LCL Injuries: In contrast to MCL injuries where the blow is to the outer knee, LCL injuries are often caused by a blow to the inner side of the knee. An injury to this ligament alone is rare because such a force is usually protected by the opposite leg. 25% of all LCL injuries are associated with meniscal injuries and nerve damage. Patients complain of pain and swelling on their outer knee. As with ACL injuries, the level of pain varies greatly among patients.
Ligament injuries are either treated by surgical repair together with rehabilitation, or by rehabilitation therapies alone. Patients are usually referred for surgery if there is an extensive ligament tear, involvement of other ligaments, chronic knee instability, and/or a need for a strong knee for work or competitive sport activities. The ACL is by far the most frequently repaired ligament. However, latest evidence from the field has shown that patients with an ACL tear treated with immediate surgical reconstruction do not necessarily fair better than patients with delayed or no reconstruction. After ACL tears, PCL tears are the second most common type of injury to be referred for reconstruction. MCL and LCL are rarely repaired - these surgeries are mainly reserved for injuries with damage to multiple ligaments simultaneously.
Rehabilitation programmes carry huge therapeutic value for ligament injuries either alone, or pre/post surgery. They focus on regaining the full range of motion and muscle strengthening exercises. Closed kinetic chain exercises that have the foot planted firmly in the ground are used to strengthen the hamstring and quadriceps. These exercises are initially performed using body weight alone and additional weights are added thereafter.
Since instability is often one of the most critical issues in these types of injury, exercises that enhance balance, proprioception and coordination are also crucial in both surgically treated patients and conservatively treated patients.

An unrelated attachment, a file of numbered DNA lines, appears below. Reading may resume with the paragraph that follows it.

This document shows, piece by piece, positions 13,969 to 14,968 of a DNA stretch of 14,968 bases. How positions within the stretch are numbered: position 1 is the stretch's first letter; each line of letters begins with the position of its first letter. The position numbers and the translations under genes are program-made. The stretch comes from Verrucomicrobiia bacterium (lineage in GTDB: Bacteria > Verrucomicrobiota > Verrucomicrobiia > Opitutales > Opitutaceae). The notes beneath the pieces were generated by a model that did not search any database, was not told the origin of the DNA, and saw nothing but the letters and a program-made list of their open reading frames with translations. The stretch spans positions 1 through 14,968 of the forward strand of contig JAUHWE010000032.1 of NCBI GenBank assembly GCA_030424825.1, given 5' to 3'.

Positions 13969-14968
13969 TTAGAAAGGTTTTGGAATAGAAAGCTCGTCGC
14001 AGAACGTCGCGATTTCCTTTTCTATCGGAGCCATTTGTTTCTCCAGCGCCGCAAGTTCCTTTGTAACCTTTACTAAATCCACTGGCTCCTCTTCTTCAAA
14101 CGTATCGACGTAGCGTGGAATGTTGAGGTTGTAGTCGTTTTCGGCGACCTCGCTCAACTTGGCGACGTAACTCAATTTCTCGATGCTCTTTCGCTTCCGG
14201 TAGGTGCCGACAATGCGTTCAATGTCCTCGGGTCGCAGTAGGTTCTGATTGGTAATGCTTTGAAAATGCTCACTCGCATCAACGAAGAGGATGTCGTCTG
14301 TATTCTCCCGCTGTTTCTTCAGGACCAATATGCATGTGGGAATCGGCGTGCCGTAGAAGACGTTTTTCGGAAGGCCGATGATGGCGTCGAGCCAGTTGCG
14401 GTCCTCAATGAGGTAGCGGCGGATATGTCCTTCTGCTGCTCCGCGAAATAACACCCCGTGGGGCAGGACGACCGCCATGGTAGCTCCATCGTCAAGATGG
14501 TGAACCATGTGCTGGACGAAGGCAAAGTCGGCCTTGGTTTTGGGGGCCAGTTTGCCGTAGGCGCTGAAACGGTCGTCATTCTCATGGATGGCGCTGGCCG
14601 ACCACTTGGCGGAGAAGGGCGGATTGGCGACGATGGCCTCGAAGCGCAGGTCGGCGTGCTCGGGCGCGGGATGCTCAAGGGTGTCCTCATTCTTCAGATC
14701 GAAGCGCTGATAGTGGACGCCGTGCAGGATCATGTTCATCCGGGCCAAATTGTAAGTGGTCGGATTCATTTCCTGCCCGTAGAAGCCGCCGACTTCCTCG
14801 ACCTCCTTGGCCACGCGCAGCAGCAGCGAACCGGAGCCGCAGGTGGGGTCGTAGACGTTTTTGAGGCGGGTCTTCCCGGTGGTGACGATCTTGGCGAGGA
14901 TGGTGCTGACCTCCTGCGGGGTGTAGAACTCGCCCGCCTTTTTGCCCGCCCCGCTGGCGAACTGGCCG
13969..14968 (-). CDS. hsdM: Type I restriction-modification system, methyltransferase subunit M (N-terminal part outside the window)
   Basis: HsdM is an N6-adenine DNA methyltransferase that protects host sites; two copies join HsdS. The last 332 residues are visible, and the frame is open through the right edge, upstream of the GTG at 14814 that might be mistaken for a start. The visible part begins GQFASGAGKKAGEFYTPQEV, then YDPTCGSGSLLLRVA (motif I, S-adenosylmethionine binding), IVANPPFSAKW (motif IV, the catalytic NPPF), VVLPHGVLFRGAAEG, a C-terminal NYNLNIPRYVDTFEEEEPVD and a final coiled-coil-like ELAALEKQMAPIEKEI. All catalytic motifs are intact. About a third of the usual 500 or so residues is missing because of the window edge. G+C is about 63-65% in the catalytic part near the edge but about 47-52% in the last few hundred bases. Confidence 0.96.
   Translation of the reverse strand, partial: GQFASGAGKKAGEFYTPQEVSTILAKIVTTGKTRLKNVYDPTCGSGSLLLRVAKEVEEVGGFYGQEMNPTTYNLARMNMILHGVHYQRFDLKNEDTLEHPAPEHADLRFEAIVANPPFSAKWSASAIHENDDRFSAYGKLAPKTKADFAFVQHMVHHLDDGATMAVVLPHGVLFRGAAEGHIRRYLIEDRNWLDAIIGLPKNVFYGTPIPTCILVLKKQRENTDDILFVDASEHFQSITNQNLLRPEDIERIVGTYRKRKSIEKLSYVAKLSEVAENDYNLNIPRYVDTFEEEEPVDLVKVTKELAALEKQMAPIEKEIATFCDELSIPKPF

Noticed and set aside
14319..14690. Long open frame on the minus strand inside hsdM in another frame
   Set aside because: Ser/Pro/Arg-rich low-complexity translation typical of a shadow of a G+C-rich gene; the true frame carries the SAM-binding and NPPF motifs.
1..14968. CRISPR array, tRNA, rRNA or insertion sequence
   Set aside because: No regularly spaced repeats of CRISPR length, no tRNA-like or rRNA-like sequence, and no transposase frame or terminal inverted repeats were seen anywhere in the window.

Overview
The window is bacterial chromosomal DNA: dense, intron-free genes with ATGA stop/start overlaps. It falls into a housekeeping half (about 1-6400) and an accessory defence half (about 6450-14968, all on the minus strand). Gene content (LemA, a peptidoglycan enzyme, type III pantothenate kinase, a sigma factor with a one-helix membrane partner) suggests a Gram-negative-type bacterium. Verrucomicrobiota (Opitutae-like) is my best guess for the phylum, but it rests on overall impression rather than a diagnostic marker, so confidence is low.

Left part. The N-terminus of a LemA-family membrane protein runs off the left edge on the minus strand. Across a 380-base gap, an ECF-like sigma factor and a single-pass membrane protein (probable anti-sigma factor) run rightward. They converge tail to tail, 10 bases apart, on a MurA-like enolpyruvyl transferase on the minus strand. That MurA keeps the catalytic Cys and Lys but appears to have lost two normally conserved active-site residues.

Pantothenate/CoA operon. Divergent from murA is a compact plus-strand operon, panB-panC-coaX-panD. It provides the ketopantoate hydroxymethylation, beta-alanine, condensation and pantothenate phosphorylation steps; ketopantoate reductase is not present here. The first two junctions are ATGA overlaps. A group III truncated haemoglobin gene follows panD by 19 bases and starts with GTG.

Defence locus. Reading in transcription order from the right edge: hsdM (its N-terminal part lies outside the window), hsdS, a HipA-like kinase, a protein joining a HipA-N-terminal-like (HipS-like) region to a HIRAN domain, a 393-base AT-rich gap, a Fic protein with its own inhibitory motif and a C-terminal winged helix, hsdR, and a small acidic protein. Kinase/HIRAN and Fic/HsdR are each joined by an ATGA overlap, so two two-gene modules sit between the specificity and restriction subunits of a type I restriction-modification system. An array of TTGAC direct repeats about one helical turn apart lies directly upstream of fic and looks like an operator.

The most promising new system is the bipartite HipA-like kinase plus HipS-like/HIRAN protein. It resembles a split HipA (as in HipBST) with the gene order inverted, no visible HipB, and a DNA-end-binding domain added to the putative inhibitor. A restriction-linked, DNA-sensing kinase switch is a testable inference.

AposTherapy is an effective, non-operative treatment option for ligament injuries that can also prove helpful in pre and post surgery rehabilitation. Therapy is carried out with the help of a biomechanical system, worn on patients' feet and personally calibrated to realign their joints and introduce controlled micro-instability. The exercises performed as part of AposTherapy improve neuromuscular control around the knee. Research has demonstrated that AposTherapy re-establishes neuromuscular control. AposTherapy can measurably reduce pain and improve the walking patterns, function and quality of life of patients following a ligament injury. These improvements fall directly within the goals of rehabilitation programmes for all ligament injuries.
AposTherapy combines in a single treatment approach for knee ligament damage. With many different essential therapies and exercises, such as improving range of motion, restoring neuromuscular control, proprioceptive and balance. AposTherapy is very convenient and easy for patients to use and can be carried out as part of routine daily activity. Perhaps, most importantly, patients with ACL, PCL, MCL and LCL injuries who use AposTherapy show excellent results, achieved within a very short period of time.